Don’t rely on motivation out of thin air. Support yourself by setting up things that help you write and minimizing the things that don’t. (You know what I mean!). Divert your resources to keep space to write/sing/play/think about your songs. Preserve your time and build a team to help you achieve more. Include people in your ecosystem who are like-minded and understand what you’re trying to do.
3. Invest in your own creativity.
Think about what you absorb and consume that feeds your muse. Find and follow what inspires you, what stimulates you, what excites you and surround yourself with it. Whether it’s a deep dive into a particular artist’s catalogue, or reading a successful writer’s biography or listening to “how I wrote blah blah” podcasts, help your creative juices flow.
Remember, the goal here is writing a quantity of finished songs at a quality you’re confident in.
4. Curate a feedback loop of folks whose ears you trust and whose opinions push you to go from good to great.
Keep this loop small and tight. You want specific comments too, rather than blanket “oh it’s great” or “it sucks, dude.” This may be challenging, but ultimately, you can choose which elements feedback to use for revision.
Collaboration lets you interact with other songwriters of different abilities and style. Not necessarily better or worse — just different. And that helps (a lot). This shows you what you can do, but also highlights your blind spots; areas where you may be less fluent.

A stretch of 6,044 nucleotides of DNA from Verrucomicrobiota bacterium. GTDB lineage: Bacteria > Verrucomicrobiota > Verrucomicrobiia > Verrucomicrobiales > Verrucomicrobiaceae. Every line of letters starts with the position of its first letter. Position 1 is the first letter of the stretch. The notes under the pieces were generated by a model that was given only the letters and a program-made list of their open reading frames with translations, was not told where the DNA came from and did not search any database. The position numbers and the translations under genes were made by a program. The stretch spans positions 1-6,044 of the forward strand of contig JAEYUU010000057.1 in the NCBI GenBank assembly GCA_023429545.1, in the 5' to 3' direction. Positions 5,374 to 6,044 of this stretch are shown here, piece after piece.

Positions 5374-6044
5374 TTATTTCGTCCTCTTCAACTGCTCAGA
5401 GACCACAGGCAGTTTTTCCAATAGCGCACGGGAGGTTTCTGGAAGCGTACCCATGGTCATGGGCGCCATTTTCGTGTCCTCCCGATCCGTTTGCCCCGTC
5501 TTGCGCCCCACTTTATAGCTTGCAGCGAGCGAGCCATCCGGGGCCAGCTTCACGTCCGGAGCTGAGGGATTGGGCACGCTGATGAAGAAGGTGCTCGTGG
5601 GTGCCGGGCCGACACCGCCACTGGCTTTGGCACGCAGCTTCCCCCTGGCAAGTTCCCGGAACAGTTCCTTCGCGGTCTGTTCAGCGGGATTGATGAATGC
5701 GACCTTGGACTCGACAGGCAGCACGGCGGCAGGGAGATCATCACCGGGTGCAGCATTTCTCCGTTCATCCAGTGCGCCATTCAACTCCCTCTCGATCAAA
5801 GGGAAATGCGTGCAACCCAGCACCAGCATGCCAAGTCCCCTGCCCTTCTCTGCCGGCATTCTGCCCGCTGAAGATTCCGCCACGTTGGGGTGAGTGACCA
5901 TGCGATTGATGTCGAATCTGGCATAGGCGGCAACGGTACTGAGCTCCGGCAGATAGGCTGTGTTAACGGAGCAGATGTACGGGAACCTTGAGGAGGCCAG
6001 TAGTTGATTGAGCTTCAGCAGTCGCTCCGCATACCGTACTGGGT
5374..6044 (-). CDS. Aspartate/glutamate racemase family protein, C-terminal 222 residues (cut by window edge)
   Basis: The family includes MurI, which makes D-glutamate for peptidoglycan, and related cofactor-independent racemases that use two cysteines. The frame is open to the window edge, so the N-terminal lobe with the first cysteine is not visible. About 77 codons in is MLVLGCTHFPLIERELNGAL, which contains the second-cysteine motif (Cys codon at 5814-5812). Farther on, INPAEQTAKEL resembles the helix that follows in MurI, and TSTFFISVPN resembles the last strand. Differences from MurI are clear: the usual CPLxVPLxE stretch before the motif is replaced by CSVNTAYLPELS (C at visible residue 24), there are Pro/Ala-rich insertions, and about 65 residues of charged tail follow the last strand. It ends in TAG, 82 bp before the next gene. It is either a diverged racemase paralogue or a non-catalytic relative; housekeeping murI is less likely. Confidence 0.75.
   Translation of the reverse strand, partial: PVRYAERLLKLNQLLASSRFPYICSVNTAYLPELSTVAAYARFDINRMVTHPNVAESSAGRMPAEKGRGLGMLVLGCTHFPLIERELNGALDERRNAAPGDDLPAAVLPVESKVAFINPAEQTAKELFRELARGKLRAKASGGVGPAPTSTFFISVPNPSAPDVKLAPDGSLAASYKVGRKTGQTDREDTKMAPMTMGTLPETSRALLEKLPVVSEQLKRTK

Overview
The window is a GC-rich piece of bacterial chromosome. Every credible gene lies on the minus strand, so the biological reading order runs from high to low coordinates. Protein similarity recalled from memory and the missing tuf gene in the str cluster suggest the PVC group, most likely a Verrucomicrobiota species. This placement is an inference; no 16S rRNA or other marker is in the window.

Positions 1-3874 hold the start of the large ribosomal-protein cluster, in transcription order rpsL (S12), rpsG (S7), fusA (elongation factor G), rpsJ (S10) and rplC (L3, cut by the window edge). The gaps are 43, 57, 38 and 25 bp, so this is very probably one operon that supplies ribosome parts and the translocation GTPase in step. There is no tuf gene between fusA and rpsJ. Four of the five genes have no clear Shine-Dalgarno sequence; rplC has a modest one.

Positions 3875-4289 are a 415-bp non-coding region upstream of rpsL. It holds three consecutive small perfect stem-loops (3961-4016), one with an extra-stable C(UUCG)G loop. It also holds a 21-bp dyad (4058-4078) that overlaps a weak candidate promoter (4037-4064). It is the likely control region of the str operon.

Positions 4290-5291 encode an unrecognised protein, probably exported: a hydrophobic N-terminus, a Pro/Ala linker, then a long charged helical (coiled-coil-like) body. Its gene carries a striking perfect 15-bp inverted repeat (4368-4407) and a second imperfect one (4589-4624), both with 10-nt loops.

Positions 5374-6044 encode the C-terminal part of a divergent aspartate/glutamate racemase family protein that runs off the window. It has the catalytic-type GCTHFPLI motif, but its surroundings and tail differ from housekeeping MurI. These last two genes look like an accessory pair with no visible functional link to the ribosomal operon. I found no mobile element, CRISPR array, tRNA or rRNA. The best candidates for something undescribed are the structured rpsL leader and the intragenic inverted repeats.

6. Invest in improvement.
Continual learning in any area of your musicality will help your songwriting. Taking a course on Soundfly, for example, on vocal production, beat making, or contemporary harmony, is another way of filling your cup. There’s also a myriad of opportunities in terms of songwriting workshops, retreats, and classes now available, which can introduce you to new ways of working or thinking about songwriting you can use in your own practice. Most importantly, it keeps you open to evolving.
Quantity and quality aren’t at odds with the approach taken by top-level artists. Quantity and quality are intertwined, hand in helping hand. Not a bad idea to have at the forefront of your songwriting journey.
Charlotte Yates is an independent New Zealand singer-songwriter with a growing catalogue of seven solo releases and thirteen collaborative projects. She composes music for TV, theatre, and short film, and provides a songwriting coaching service, Songdoctor. Charlotte is a Soundfly Mentor, click here to work with her on your Songwriting, Lyrics and Melody craft.